After admiring the statue, we headed off to our hotel in Lochboisdale, our home for the next week.

Hebridean Hop 9: Scalpay and Hushinish

Sunday 5th August 2018

Sunday dawned wet. Bad news if you are looking for shelter on a Sabbatarian island where nothing will be open! We started with a walk round Tarbert, which took about two minutes, admiring the new distillery building (closed of course). There was nothing for it after that but to take a walk and hope for the best. In the end, we were lucky: the rain went off and we had a great day.

Scalpay

First we went to Scalpay, a small island to the east of Harris which, until 1997, required a ferry to visit, but which is now connected by a bridge. When it was formally opened by Tony Blair in 1998 this was the first time a serving Prime Minister had ever visited the Outer Hebrides, which seems rather shameful to me.

Our object was to walk to Eilean Glas lighthouse, according to our guidebook the most picturesque of all the Outer Hebrides lighthouses. It was certainly the first, the original tower being built between 1787 and 1789 by Thomas Smith, father-in-law of Robert Stevenson the first of the Stevenson lighthouse-building dynasty. Robert Stevenson himself added the present tower in 1824(Robert Louis Stevenson is also from this family.)

As we looked around, I was intrigued to see that there was still a set of washing poles on the green area behind the living accommodation. There are some Victorian washing poles on Glasgow Green, and I would say these are at least as old.

We had walked out to the lighthouse via the “tourist path” of about a mile. We took a more circuitous route back along the south coast and across open moorland. Although part of the Hebridean Way, the signage was, to say the least erratic, but the wind helped by blowing us most of the way back.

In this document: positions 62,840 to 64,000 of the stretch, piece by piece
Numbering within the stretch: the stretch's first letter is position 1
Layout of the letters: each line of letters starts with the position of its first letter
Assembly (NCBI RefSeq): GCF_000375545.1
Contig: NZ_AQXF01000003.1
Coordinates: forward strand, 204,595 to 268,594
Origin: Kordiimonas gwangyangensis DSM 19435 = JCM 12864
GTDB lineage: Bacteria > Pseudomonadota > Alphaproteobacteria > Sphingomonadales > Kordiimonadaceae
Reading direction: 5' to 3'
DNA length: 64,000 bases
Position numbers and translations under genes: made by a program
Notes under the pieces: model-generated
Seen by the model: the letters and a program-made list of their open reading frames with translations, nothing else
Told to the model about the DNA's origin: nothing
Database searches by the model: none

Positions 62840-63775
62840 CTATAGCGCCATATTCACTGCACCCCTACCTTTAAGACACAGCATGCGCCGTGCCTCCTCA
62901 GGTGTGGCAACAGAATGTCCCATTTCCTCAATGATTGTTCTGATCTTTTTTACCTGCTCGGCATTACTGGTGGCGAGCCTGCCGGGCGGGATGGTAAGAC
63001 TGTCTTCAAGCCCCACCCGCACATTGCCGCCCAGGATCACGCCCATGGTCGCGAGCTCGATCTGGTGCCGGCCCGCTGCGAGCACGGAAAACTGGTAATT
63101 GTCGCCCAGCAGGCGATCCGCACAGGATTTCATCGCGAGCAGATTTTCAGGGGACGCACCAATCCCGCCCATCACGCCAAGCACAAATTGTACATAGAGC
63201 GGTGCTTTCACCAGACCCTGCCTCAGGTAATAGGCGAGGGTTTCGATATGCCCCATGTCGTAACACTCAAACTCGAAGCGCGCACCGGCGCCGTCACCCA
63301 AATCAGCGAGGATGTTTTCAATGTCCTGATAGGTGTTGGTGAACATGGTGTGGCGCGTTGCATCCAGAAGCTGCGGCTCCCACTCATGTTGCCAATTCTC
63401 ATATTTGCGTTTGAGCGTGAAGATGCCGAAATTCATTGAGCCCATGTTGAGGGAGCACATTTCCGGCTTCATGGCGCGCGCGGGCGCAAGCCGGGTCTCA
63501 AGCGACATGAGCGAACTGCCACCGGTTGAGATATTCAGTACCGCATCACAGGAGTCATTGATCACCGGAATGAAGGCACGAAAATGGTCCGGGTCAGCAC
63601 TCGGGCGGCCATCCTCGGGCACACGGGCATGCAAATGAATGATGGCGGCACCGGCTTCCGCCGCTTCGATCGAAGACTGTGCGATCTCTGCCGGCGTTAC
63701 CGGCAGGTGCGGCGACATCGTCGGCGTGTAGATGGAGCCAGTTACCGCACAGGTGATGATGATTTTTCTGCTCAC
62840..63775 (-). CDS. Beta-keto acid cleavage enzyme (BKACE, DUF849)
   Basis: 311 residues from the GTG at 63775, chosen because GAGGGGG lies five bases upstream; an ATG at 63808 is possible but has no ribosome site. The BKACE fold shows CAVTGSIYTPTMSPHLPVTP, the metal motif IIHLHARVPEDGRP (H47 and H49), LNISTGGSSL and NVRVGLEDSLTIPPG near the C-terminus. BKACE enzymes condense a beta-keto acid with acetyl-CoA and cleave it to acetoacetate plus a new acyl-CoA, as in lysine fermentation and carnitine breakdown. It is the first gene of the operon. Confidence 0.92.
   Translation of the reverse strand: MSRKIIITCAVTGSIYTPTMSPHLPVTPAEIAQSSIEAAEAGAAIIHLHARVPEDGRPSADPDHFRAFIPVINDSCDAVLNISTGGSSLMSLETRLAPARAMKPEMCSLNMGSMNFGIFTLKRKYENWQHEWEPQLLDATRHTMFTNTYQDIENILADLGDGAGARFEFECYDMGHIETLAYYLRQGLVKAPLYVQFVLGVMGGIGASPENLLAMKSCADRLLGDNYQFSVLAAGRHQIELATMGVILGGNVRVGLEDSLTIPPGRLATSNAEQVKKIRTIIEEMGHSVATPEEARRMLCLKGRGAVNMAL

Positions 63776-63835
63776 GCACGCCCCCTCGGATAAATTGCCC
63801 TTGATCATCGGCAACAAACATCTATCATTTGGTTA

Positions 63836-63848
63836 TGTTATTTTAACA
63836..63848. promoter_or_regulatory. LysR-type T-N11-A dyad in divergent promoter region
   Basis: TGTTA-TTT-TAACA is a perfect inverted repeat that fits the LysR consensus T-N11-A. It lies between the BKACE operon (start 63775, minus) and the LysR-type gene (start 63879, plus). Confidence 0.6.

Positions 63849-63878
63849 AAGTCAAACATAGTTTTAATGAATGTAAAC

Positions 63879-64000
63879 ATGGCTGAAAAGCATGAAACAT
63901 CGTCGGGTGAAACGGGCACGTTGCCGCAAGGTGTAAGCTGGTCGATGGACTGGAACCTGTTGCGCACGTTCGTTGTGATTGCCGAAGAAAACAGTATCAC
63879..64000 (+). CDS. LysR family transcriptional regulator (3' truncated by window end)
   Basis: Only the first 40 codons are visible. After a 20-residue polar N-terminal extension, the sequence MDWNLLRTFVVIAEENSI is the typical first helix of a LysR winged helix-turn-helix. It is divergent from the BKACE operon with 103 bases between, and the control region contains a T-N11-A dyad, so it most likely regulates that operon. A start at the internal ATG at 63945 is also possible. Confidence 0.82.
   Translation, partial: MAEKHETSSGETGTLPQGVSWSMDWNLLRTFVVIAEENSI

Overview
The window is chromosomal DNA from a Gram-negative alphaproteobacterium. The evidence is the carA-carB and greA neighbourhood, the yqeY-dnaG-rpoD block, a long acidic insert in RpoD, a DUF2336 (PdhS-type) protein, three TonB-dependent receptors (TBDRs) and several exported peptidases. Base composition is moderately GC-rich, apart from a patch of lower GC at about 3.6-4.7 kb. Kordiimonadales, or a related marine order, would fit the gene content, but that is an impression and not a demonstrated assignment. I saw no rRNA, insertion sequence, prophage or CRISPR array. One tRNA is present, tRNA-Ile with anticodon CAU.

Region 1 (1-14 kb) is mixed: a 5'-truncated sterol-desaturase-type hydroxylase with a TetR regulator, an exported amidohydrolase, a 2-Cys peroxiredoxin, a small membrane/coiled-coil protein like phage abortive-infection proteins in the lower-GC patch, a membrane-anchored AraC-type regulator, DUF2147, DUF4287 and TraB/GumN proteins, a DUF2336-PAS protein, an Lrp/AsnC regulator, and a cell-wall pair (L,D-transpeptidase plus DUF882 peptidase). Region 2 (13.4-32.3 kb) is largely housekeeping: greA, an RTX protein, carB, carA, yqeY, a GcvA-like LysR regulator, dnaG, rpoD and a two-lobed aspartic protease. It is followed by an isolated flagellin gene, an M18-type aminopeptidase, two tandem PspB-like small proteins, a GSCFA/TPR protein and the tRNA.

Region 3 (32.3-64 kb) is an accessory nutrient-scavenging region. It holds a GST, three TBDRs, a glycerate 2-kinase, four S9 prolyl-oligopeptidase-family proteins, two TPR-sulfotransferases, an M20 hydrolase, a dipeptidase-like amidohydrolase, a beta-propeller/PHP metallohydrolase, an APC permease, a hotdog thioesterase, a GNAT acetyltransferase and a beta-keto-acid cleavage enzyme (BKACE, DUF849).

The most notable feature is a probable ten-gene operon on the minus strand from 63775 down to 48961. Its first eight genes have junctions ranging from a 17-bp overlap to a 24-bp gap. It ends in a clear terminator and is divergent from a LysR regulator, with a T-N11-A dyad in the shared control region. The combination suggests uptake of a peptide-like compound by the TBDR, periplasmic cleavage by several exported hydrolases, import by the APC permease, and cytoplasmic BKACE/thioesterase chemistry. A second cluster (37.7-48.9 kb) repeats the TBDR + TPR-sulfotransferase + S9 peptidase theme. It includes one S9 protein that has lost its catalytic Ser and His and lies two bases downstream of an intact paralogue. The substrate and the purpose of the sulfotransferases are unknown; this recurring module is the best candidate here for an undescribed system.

Hushinish

From Scalpay, we drove west to the Hushinish peninsula. A winding, up-and-down single track road runs for 14 miles to the end, with some surprising sights. First was a rather elegant chimney, the remains of a Norwegian whaling station built in 1912. Even more incongruous is the tennis court, the only one in Harris and, allegedly, the most remote in the world. It just wasn’t possible to stop on the road to take photographs of either of these, but the next day we visited the community shop at Leverburgh where there was a display of tapestries of Harris history which included them.

The road now ran parallel to a small river, then the next surprise loomed as we passed through an archway and found ourselves at the front door of a castle. Amhhuinnsuidhe was built by the Earl of Dunmore in 1868, and has counted JM Barrie (author of Peter Pan) among its guests. Through another arch, the old stables held a shop with an honesty box where we were able to buy drinks and snacks. Even on a Sunday.

The road ends at the small settlement of Hushinish itself with its gorgeous sandy beach and (a final surprise) a beautiful new visitor centre with toilets and showers for campers. You can just see it centre-right below.